Connie Tindale

Prior to 2006, Station Street, which runs between Luxor Temple and the Railway Station, was a narrow traffic-choked street with the station at one end obscured by a rather dreadful imitation of a Japanese garden and Luxor Temple at the other end obscured by what appeared to be a very large upturned Christmas Pudding and litter-strewn public garden. The public garden did provide a green area in the centre of town but that was not entirely satisfactory compensation for the loss of the view of the temple.

Station StreetStation StreetStation Street
The road surface was removed so that new drains could be installed and the whole of one side of the street was demolished

When work first started in Station Street, initially it looked as though the situation was going to get worse rather than better as the whole area closely resembled a bomb site. Looking toward the station, the first thing that happened was the tearing up of the road and the demolition of all the buildings on the right-hand side of the street. Some of these buildings were old and attractive and their loss could be mourned but others were either mud brick enclosed rubbish sites or concrete monstrosities which were more of an eyesore than an asset. The demolition of these buildings allowed the road to be widened so that it could cope with the increased traffic.

station streetStation StreetStation Street
The work progressed slowly as renovations had started on other areas of Luxor, mainly around Luxor Temple itself, the inside of the Railway Station and clearance of buildings which obscured Karnak Temple. In addition to this work the vital drainage scheme that was being installed to save Luxor Temple from decay was well under way. The effect was to make many of Luxor's main street almost impassable. However, as things eventually began to take shape a wide modern tree lined Avenue began to take shape. The street was lined with attractive trees and lampposts, all the buildings were painted a sand colour and new signs were placed on the shops. To compensate for the loss of businesses, new shop premises were built close to the station.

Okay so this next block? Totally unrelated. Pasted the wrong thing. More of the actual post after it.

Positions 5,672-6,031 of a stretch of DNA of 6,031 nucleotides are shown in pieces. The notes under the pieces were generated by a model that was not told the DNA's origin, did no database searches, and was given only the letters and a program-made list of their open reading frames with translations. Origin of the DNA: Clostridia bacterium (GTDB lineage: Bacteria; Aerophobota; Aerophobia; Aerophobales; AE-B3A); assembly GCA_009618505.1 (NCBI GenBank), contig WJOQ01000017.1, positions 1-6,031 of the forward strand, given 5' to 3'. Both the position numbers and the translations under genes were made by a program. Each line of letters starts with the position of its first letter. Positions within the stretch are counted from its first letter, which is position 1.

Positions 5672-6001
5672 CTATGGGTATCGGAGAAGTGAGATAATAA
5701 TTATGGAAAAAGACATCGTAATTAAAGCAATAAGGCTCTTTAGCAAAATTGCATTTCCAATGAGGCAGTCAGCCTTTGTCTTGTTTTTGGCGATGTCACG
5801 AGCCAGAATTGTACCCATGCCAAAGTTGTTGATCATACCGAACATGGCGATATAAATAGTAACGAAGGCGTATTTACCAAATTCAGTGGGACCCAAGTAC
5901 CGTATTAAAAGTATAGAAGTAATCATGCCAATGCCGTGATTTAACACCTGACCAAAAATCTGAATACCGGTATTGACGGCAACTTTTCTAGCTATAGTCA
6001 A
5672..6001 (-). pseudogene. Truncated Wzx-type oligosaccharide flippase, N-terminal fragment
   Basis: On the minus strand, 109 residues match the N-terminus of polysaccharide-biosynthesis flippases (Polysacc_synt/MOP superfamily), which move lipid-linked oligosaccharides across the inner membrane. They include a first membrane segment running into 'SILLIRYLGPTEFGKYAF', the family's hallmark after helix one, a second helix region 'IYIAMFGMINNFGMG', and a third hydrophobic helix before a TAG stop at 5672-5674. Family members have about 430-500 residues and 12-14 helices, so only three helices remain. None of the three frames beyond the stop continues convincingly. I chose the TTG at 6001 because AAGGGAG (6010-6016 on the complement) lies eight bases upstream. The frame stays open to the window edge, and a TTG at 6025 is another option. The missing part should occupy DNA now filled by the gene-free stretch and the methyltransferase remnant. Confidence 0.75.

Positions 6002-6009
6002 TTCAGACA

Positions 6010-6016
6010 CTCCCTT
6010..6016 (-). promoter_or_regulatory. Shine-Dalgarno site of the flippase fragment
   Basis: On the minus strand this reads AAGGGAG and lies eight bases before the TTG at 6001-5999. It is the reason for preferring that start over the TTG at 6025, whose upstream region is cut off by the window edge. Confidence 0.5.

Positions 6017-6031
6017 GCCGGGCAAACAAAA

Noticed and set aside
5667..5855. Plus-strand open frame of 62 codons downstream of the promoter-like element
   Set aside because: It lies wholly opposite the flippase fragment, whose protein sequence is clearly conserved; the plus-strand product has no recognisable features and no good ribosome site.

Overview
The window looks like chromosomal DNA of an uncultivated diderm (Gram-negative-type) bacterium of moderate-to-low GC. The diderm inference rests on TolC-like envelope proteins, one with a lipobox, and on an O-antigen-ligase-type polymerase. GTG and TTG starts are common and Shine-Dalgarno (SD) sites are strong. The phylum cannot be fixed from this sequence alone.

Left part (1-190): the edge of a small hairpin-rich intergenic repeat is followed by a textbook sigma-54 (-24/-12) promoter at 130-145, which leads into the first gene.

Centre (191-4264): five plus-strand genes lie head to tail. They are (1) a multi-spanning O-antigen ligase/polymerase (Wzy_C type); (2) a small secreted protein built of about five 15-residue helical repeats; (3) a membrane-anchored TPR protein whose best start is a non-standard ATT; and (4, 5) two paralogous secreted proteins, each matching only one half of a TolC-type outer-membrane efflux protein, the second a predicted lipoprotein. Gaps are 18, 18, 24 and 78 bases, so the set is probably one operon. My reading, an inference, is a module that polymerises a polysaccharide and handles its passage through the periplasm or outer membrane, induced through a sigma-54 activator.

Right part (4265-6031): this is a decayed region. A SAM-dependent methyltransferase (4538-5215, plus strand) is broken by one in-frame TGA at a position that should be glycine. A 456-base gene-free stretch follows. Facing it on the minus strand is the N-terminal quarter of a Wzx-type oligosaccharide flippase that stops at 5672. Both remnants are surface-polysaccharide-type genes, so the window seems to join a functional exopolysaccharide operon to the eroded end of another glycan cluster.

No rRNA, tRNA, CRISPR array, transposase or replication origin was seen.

Station streetStation StreetStation street
The station itself was greatly improved and the dingy interior of the booking hall was transformed in a light airy place with stained glass and columns that fitted Luxor's ancient traditional architecture. The outside of the building had a complete facelift with the addition of a fine eagle above the entrance. The old Japanese style garden, which had never actually been completed, was replaced with a colourful roundabout that was visually pleasing and served its purpose.The site of a tatty 'corner shop' alongside a dilapidated garage became a purpose built Information Centre, which replaced the one on the soon to be demolished site next to the Winter Palace.
Tourist Information CentrestationStation
The exterior and interior of the station were both renovated and the area outside improved with the building of the new Information Centre.

Following work on Station Street, work started almost immediately on what has become known as 'Twinky Street' because of its famous cake shop. This street joins Salah el Din Street to the station and was even narrower and more traffic choked than Station Street had been. There was an endless stream of service cars, donkey carts and cars travelling along it with businesses trying to ply their trade on either side. The same planning that had been applied to Station Street was applied to this street with great effect. Looking toward the station from Salah el Din, all the premises on the left-hand side of the street were demolished. The old road was lifted to install new drains, the remaining buildings were painted a sand colour and the widened street was turned into a dual carriage-way which meant that the service cars could be re-routed away from Luxor's narrower streets making them safer and the bus services more efficient. The photos shown below of the work in progress were taken in February 2008 and those of the finished street were taken in September 2008..

Twinky StreetTwinky StreetTwinky Street
Work began in 'Twinky Street' in late 2007 and was finished in the summer of 2008
Twinky StreetTwinky StreetTwinky Street
Although the renovations caused great disruptions to business and to traffic flow, and Luxor was said by some to have lost its charm, the results of the renovations speak for themselves. Luxor is now becoming a city worthy of its place in the tourist market and as the largest open-air museum in the world.
karnak area
west bank